If you tend to keep up with SEO and search trends, then you know that almost everything focuses on Google. And why not? Google is by far the largest search engine, snagging about two-thirds of all searchers.
Two-thirds is a lot, but do you notice what’s missing there? If you remember what you learned about fractions, it’s not that hard.
That’s right! One-third of all searches aren’t using Google.
And yet, amazingly, most businesses aren’t thinking about other search engines at all! They remain laser-focused on Google.
That’s good news for you, because it means that by taking other options into account, you can get a leg up on your competition. Sounds pretty good, right? So, let’s talk about it.
If not Google, who?
That’s probably what you’re wondering. You might think that that elusive 35% is split among several search engines. That’s right – but it’s also wrong.
You see, as of 2015, Yahoo made a deal with Bing. Approximately 51% of all Yahoo searches use Bing. And, since Bing and Yahoo are responsible for about 35% of all search traffic, that means that optimizing for Bing can help you capture people you might miss by thinking only about Google.
Bing and Google have a lot in common. But, if you search one of your keywords and compare the SERP, you’ll notice some differences. Addressing those differences can help you stand out from your competitors.
The key is to do it without messing with your Google rank.
Before we walk through how you can optimize for Bing searches without affecting your Google rank, let’s talk about the main advantages of optimizing for Bing.
- You’ll face less competition than on Google. Remember, most businesses aren’t thinking about their Bing rank. That means if you take the time to optimize for Bing, you can outrank your competition and grab the lion’s share of traffic from Bing searches.
2.Traffic from Bing has, on average, a higher conversion rate than traffic from Google. It’s hard to quantify the reasons for the difference, but it may be that Bing users tend to be older and more affluent than Google users.
3.Bing is much more open about their ranking factors than Google. Instead of guessing about what will help your site to rank, you can simply refer to what Bing has said about it and optimize your site accordingly. In other words, they’re pro-SEO.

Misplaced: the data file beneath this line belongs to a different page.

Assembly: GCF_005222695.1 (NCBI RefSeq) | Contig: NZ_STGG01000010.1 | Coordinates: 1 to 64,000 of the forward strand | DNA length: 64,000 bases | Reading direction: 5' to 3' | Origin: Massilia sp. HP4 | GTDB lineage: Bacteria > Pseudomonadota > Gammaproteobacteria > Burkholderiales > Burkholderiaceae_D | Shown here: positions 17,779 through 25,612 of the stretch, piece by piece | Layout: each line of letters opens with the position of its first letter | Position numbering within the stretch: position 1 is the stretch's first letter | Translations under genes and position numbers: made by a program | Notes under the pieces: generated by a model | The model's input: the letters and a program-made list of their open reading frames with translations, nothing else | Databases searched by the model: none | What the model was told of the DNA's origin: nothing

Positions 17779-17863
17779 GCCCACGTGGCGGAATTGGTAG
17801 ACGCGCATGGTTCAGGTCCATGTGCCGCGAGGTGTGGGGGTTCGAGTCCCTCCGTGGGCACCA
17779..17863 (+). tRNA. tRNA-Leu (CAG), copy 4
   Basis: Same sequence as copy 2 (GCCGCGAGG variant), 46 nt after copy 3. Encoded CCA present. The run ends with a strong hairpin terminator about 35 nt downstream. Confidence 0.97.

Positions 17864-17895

These things point to a clear opportunity for business owners who want to find a low-cost but effective way to attract more traffic.
Now, let’s talk about what you can do to improve your rank on Bing. Many of the things that work for you on Google will also work on Bing. The trick is to tweak your SEO just a bit, so your site maintains its Google rank and moves up on Bing.
The first step is to make sure your site is properly indexed on Bing. If it’s been around for a while it probably is, but if your site is new, it may not be.
Start by doing a search for site:www.yoursite.com on Bing. That will show you how many of your site’s pages have been indexed.
If they’re indexed, you can move on to the next step. If they’re not, you should go ahead and submit your site here.
Next, tell Bing how frequently to crawl your site. If you look at Bing’s Webmaster Tools, you’ll notice that the default setting is standard. That’s fine if your site is static; but, if it’s large or you update it frequently, you should dial up the crawl rate for the best results.
Bing has only a 1% tolerance for dirt in your sitemap. That means if you want your rank to improve, you’ve got to clean it up and submit it. You can do it on your Webmaster Tools page.
Another option is to include a link to your sitemap in your Robots.txt. However, the benefit of doing it through Bing is that you’ll get error messages if there are problems with your sitemap. That means you’ll be able to clean them up as you go.
If you know anything about Google, you know that LSI and context are nearly as important as keyword use. That’s not the case on Bing. They put a higher premium on exact keyword matches than Google does.
Fortunately, this is a change you can make without hurting your Google rank. You’ll want to increase your keyword density a bit, but not so much that it affects the quality of your content.
Using those same keywords in tags – the title tag is hugely important on Bing – is essential, too.
Bing pays a lot of attention to user behavior. If users click your site and then hit the back button, it will affect your Bing rank.
You can check your CTR and bounce rate on Bing from your Webmaster Tools dashboard.
Google tends to place more emphasis on the quality of backlinks than the number of them. Bing does the reverse.
You can’t disregard the quality of your backlinks without negatively impacting your Google rank. But, by adding additional backlinks, you can positively impact your Bing rank.
It’s also a good idea to do what you can to improve the quality of your anchor text in your backlinks. Don’t overdo it – that can hurt you with Google – but contacting a few webmasters to ask them to use keywords in the anchor text can help you with Bing.
Unlike Google, Bing comes right out and says that social signals have an impact on the SERP. That means anything you do to boost your social media impact will help you with Bing.
The best way to capitalize on this is to monitor your social signals, attract new followers, and do whatever you can to amplify your reach on sites like Facebook and Instagram.
By taking a few simple steps to boost your Bing ranking, you can out-maneuver your competition. When you think about it, it makes no sense to simply ignore a third of all searches – so stop doing it and give Bing the attention it deserves!